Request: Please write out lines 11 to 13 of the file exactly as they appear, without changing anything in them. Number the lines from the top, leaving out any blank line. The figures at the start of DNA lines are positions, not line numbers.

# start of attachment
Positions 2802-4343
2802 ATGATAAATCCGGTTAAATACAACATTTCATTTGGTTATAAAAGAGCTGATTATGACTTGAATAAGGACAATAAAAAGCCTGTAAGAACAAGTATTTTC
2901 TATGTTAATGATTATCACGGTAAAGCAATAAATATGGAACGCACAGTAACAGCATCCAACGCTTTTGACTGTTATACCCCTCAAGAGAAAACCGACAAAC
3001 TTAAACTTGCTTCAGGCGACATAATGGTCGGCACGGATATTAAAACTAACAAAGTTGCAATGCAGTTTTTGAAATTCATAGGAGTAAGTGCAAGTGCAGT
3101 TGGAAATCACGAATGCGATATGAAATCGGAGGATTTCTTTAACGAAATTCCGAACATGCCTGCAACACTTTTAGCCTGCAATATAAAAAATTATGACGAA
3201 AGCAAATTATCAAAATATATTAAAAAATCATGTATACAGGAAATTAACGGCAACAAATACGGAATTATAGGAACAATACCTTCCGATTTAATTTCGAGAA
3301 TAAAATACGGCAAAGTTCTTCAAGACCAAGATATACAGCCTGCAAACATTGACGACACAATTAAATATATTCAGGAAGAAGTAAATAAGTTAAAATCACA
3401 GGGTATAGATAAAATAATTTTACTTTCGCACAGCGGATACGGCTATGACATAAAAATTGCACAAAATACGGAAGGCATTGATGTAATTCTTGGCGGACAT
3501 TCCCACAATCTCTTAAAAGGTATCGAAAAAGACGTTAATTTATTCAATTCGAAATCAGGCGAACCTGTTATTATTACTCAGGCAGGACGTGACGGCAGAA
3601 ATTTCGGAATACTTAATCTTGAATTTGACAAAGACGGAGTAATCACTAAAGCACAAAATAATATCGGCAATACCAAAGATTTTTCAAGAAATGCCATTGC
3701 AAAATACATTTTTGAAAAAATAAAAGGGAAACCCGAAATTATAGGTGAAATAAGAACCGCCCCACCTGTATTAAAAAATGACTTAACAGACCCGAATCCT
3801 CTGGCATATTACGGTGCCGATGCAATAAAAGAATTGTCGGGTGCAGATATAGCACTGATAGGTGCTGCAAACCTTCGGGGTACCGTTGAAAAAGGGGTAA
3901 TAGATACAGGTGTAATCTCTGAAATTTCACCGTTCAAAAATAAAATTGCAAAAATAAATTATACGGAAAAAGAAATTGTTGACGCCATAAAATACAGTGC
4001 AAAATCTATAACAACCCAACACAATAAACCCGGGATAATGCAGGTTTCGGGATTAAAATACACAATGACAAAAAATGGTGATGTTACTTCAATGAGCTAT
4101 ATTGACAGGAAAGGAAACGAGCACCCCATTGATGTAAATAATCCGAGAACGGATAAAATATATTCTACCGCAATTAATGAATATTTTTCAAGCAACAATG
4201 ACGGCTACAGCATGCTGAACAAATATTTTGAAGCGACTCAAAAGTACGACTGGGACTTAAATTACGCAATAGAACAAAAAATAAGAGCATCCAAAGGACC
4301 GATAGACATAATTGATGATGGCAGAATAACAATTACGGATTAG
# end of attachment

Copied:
3701 AAAATACATTTTTGAAAAAATAAAAGGGAAACCCGAAATTATAGGTGAAATAAGAACCGCCCCACCTGTATTAAAAAATGACTTAACAGACCCGAATCCT
3801 CTGGCATATTACGGTGCCGATGCAATAAAAGAATTGTCGGGTGCAGATATAGCACTGATAGGTGCTGCAAACCTTCGGGGTACCGTTGAAAAAGGGGTAA
3901 TAGATACAGGTGTAATCTCTGAAATTTCACCGTTCAAAAATAAAATTGCAAAAATAAATTATACGGAAAAAGAAATTGTTGACGCCATAAAATACAGTGC